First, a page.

Expertise is particular: Skill in investing, where it exists, is narrow and specific. Yet once a manager is outperforming, they have the freedom to confidently pronounce on any subject within the universe of financial markets (and sometimes far wider than that). Not only do they pontificate on these issues but we are willing listeners – their track record doesn’t lie! The pinnacle of this behaviour is where a fund manager – through some combination of hubris and necessity – shifts into an entirely different area to the one in which they forged their reputation and investors follow in their droves. This always ends well. 

We use past performance as a heuristic. In this context, as a quick and simple shorthand to give us an easy answer to the complex question: Should I pay attention to what this person is saying?

Amidst the squall of investment voices that surround us applying a (industrial strength) filter is essential, but if past performance is fickle and ineffective how do we go about it? There are three simple questions we should be considering:
1) Is it a relevant subject? The critical starting point is asking whether the subject is even worth our time. Is it something that matters to our investment outcomes and where expertise can exert an influence? If it is someone speculating on what will happen in markets over the next three months, we can happily disregard it.

 2) What are their motives?  We should always be sceptical in listening to a perspective from someone who is trying to sell us something, but this is not as straightforward as it may seem. If an investor genuinely believes in what they are doing, then they will inevitably be seen as “talking their book” but what else would they talk? It is not always easy to separate a knowledgeable advocate from a slick salesperson. The best differentiators are probably consistency, humility and depth.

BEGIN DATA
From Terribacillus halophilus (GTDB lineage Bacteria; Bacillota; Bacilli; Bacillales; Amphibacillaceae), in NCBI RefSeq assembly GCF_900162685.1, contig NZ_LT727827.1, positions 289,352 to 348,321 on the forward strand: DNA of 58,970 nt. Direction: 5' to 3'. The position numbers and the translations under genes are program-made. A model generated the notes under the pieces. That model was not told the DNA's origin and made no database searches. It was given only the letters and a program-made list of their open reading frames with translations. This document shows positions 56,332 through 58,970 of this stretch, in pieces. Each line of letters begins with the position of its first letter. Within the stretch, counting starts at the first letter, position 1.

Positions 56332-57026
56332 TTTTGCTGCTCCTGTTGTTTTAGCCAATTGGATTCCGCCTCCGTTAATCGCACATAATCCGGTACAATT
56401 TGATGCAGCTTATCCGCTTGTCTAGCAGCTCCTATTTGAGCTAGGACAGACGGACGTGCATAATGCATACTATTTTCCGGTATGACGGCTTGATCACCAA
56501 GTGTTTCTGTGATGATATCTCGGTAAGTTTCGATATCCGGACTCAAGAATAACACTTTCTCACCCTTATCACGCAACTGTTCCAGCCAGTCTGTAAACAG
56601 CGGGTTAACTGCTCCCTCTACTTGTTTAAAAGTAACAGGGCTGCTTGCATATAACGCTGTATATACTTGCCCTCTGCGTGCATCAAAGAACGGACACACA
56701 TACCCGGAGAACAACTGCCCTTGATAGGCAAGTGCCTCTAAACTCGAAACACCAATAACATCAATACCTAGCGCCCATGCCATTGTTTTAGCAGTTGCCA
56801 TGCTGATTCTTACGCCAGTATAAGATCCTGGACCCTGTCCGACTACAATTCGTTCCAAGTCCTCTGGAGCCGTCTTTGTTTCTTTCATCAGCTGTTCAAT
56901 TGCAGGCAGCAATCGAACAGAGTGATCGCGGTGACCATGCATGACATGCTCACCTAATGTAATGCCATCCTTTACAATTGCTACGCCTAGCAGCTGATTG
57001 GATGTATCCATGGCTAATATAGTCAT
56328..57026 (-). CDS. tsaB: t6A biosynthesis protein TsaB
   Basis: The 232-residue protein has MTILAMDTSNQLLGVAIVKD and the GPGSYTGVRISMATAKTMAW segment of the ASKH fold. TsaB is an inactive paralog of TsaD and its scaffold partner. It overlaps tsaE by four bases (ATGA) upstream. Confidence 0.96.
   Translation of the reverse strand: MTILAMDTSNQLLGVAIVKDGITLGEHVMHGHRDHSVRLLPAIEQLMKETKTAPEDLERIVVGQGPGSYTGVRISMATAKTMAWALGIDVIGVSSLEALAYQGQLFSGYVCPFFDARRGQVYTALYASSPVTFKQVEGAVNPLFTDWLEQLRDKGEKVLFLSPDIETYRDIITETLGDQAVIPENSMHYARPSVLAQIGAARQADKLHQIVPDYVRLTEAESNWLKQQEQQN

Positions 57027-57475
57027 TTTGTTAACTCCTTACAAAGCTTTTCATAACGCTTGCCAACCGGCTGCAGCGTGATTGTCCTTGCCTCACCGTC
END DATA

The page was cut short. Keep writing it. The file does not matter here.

3) What is their circle of competence? Judging an individual’s circle of competence is essential, and there are two aspects to consider. First, we need to understand the specific expertise they may possess. We should be as precise as possible here – “investing” does not count! Second, we must gauge why the individual has pedigree and credibility in their field, particularly relative to others.  

This approach may not quite be as effortless as checking whether a fund manager has produced stellar performance before deciding whether to pay attention, but it is likely to be more effective. The fact that there are far too many voices distracting investors is problem enough, we don’t need to compound the situation by listening to the wrong ones.

My first book has just been published! The Intelligent Fund Investor explores the beliefs and behaviours that lead investors astray, and shows how we can make better decisions. You can get a copy here.

Do Active Funds Need a New Fee Model?

The long-term struggles of active funds versus index funds is primarily a problem of fees. There are other factors that influence the success rate of active strategies – most notably, in equities, the performance of small and medium sized companies relative to their larger counterparts – but it is the compound impact of highs costs over the long-term that causes most of the damage. Attempts to create charging structures that diverge from the simple % of assets under management model are typically focused on the use of performance-based fees, but in the vast majority of cases these (somewhat counter-intuitively) increase the negative asymmetry experienced by investors. Too often we pay lavish short-term rewards for underwhelming long-term results. To improve the odds of active fund success, the fee model needs a rethink.